Ski Shop Prevails in Battle of Meteorologists (NY)

In Griguts v. Alpin Haus Ski Shop, Inc. plaintiff fractured her left wrist after she slipped and fell on snow and ice while walking on the sidewalk in a strip mall owned by defendant Alpin Haus Ski Shop, Inc. and sued claiming that the defendant did not maintain the premises in a reasonably safe condition.

The lower court granted defendant summary judgment on the “storm in progress doctrine.”  Although a landowner has a duty to maintain their premises in a reasonably safe condition, a landowner “has no duty to remedy a dangerous condition resulting from a storm while [that] storm is in progress and has a reasonable amount of time after the storm has ended to take corrective action.”

On appeal, the ski shop relied on the affidavit and report of its expert meteorologist with weather data that concluded the snow accumulation, “combined with very cold ground and air temperatures, caused very slippery, dangerous and icy surfaces to develop when compacted down.” The Appellate Division, Third Department, held that this evidence was sufficient to satisfy defendant’s initial burden of establishing that plaintiff sustained her injury as a result of a dangerous condition created by the ongoing winter storm.

Plaintiff had her own expert meteorologist who had testified he observed untreated patches of black ice on the sidewalk where plaintiff fell and that he himself had slipped; however, the expert acknowledged that he did not know when or how the ice patches had formed. He opined that the untreated patches of black ice observed by the witness were the result of several days of melting and refreezing.

Ultimately, the Court held plaintiff’s own deposition testimony established that she had visited the plaza in the week before her fall — and after the earlier snow event — and had not observed any snow or ice conditions on the sidewalk or in the parking lot and her fall was due to the recently fallen snow. Thus, plaintiff’s submissions were insufficient to defeat defendant’s motion for summary judgment dismissing the complaint.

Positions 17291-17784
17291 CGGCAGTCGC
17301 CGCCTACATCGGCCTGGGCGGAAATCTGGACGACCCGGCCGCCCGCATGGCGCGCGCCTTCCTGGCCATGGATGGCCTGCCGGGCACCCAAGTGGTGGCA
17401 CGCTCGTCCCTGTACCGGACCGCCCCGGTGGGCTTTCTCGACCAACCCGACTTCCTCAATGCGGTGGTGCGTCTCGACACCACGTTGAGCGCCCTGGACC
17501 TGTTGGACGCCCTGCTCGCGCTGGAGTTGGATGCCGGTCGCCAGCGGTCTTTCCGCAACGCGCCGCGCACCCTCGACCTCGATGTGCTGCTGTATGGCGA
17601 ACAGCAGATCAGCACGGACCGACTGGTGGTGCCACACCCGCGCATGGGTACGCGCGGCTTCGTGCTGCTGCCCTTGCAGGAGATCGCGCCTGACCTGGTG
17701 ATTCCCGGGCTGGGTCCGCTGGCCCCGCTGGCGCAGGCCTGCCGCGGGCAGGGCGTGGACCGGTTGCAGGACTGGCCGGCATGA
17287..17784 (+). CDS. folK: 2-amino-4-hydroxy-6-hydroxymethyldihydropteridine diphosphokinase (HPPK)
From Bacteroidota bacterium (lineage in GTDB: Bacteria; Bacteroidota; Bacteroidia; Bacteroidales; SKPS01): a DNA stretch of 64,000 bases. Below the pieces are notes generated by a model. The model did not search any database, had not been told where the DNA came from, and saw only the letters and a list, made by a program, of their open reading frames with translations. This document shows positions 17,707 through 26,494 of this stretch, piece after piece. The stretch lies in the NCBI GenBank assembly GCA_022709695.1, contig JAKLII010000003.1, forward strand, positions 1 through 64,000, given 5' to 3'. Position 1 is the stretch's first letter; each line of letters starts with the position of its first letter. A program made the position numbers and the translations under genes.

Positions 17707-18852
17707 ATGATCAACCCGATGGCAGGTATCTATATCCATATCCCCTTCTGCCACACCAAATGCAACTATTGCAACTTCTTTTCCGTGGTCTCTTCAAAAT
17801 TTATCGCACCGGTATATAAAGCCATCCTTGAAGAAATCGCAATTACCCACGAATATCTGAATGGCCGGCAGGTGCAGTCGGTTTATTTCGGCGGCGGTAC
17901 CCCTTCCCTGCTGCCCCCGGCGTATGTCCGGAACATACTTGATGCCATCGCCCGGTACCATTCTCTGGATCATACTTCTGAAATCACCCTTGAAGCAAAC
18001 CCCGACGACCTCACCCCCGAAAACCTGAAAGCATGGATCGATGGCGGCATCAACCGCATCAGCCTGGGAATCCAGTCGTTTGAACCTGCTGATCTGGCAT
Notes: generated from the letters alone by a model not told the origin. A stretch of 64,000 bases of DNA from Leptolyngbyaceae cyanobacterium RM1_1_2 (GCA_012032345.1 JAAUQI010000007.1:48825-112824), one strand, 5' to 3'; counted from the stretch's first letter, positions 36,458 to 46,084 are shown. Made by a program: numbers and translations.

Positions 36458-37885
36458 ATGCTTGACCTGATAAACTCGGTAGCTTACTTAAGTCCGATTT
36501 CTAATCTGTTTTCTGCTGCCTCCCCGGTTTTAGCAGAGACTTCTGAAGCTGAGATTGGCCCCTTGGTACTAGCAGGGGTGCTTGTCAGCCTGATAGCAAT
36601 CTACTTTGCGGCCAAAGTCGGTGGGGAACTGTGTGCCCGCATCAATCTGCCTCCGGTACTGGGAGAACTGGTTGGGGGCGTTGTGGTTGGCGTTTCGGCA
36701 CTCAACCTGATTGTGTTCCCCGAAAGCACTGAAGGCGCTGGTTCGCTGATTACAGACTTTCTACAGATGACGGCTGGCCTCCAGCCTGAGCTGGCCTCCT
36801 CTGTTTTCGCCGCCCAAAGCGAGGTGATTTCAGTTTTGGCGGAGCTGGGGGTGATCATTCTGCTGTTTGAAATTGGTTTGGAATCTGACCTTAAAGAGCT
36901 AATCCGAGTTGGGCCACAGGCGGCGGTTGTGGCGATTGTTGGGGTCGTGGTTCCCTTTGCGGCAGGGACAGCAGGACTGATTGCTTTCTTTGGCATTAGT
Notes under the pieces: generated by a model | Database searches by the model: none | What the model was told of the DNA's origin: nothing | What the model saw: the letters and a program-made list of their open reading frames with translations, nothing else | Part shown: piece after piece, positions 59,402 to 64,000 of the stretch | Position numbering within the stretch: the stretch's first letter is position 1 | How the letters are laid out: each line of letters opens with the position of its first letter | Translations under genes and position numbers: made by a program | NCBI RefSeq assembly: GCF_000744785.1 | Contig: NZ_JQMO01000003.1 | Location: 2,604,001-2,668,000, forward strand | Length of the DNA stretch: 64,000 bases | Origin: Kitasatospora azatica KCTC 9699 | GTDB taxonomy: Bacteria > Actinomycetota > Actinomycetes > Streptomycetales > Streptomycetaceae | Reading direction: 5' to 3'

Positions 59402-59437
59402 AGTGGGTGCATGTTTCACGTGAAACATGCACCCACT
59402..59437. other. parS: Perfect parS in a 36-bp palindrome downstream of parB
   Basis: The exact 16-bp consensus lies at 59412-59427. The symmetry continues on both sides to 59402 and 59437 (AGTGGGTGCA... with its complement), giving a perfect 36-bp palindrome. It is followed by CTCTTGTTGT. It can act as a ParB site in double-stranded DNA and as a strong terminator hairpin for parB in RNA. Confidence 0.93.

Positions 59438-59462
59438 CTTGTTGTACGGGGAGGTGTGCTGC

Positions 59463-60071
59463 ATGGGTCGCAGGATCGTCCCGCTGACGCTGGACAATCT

Thanks to Paul Vitale for his contribution to this post and please write to Mike Bono if you would like more information

Prior Accidents Admissible In School Gate Mishap (NY)

In Martin v Our Lady of Wisdom Regional Sch. New York’s  Appellate Division addressed the discretion of a trial court to allowing evidence of prior accidents to establish a party’s negligence.

In April 2009, when the plaintiff was an eighth-grade student at Our Lady of Wisdom Regional School, he and another student were assigned, without supervision, the task of closing a sliding gate to the school parking lot. When the plaintiff hung on the gate as it slid closed, a wheel mechanism at the top of the gate severed the tips of two fingers.

At a trial, the Suffolk County Supreme Court permitted testimony, over the school’s objection, from a retired school nurse detailing other accidents involving the gate, and the jury found the defendants 100% at fault in the happening of the accident. A $600,000 judgment was entered in favor of the plaintiff.